Image Database Export Citations


Community-Based Integrated Natural Resource Management in Okyeman Traditional Area of the Eastern Region, Ghana: Socio-Economic Profile of the Okyeman Traditional Area

Show full item record

Type: Journal Article
Author: Ayivor, J. S.; Ekpe, E.
Journal: West African Journal of Applied Ecology
Volume: 20
Page(s): 35-45
Date: 2012
URI: https://hdl.handle.net/10535/8790
Sector: Social Organization
Region: Africa
Subject(s): land tenure and use
resource management
traditional institutions
Abstract: "The Akyem Abuakwa State, otherwise referred to as the Okyeman traditional area, in historic times, struggled against dominant groups like the Ashantis to gain self recognition. In present times, the state has remained resolute and constitutes a strong and influential traditional authority in Ghana. The Okyeman traditional area is located in the Eastern Region of Ghana. It is endowed with rich natural resources including forest, mineral and water resources. In a survey to examine the socio-economic profile of the area and how traditional practices and taboos affect natural resource use, 426 respondents from 33 communities were randomly sampled and interviewed through questionnaire administration. The results of the analysis indicated that about 72% of the population was engaged in farming. The results also showed that traditional practices and taboos had played significant roles in natural resource management in the past, but being abandoned presently because of divergent beliefs. It was further revealed that rapid population growth from the 1960s to date and its associated production pressures was a major underlying factor in resource exploitation in the area. The activities of small-scale miners in particular were observed to be the major source of stream pollution and flow regime disturbance. The hitherto rich biodiversity of the area is at risk of being eroded if urgent steps are not taken to stop illegal activities in surrounding forest reserves. The study recommended the provision of alternative livelihood opportunities to the farming population to safeguard the rich forest resources and water bodies from further degradation."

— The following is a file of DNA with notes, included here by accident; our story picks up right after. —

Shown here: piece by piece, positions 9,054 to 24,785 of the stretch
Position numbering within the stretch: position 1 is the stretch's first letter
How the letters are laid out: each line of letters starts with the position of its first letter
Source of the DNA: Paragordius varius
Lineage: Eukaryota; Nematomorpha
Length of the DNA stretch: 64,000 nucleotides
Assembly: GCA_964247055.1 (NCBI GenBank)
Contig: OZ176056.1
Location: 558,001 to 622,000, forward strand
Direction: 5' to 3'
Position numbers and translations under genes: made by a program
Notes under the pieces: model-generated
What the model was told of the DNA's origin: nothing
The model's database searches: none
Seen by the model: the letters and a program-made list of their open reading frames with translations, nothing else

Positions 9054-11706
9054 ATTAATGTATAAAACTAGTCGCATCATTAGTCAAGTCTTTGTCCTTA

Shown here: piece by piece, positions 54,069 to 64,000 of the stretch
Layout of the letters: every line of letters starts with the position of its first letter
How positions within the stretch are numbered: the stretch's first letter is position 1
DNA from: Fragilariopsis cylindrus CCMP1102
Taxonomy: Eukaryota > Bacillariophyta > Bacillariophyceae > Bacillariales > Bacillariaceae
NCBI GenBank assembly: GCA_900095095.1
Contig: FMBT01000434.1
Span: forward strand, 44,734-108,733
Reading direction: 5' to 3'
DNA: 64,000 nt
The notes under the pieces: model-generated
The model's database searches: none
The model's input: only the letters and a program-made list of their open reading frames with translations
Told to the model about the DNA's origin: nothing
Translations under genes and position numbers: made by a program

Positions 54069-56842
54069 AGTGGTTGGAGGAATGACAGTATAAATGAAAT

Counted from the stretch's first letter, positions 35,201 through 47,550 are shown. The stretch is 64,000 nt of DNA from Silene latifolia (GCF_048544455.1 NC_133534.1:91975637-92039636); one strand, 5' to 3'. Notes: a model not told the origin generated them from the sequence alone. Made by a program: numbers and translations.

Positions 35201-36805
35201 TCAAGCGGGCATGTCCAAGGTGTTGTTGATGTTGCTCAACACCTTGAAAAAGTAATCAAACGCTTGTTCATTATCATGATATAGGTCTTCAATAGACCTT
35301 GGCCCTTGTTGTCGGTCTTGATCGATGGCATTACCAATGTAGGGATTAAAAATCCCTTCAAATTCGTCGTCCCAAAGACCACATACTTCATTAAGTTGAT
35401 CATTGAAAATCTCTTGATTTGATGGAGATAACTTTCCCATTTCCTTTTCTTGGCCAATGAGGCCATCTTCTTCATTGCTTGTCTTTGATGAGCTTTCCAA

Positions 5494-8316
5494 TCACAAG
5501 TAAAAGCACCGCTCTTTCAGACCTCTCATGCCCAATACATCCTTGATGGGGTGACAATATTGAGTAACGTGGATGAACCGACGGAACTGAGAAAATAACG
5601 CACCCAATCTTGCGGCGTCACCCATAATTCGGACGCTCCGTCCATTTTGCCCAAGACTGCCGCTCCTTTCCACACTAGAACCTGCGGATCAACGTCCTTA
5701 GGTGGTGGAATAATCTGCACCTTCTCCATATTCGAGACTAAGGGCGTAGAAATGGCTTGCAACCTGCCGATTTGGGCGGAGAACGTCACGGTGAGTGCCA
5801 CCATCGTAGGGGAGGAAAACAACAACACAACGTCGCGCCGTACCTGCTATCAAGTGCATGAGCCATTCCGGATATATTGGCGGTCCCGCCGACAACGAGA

Files in this item

Files Size Format View
86337-212455-1-PB.pdf 147.0Kb PDF View/Open

This item appears in the following document type(s)

Show full item record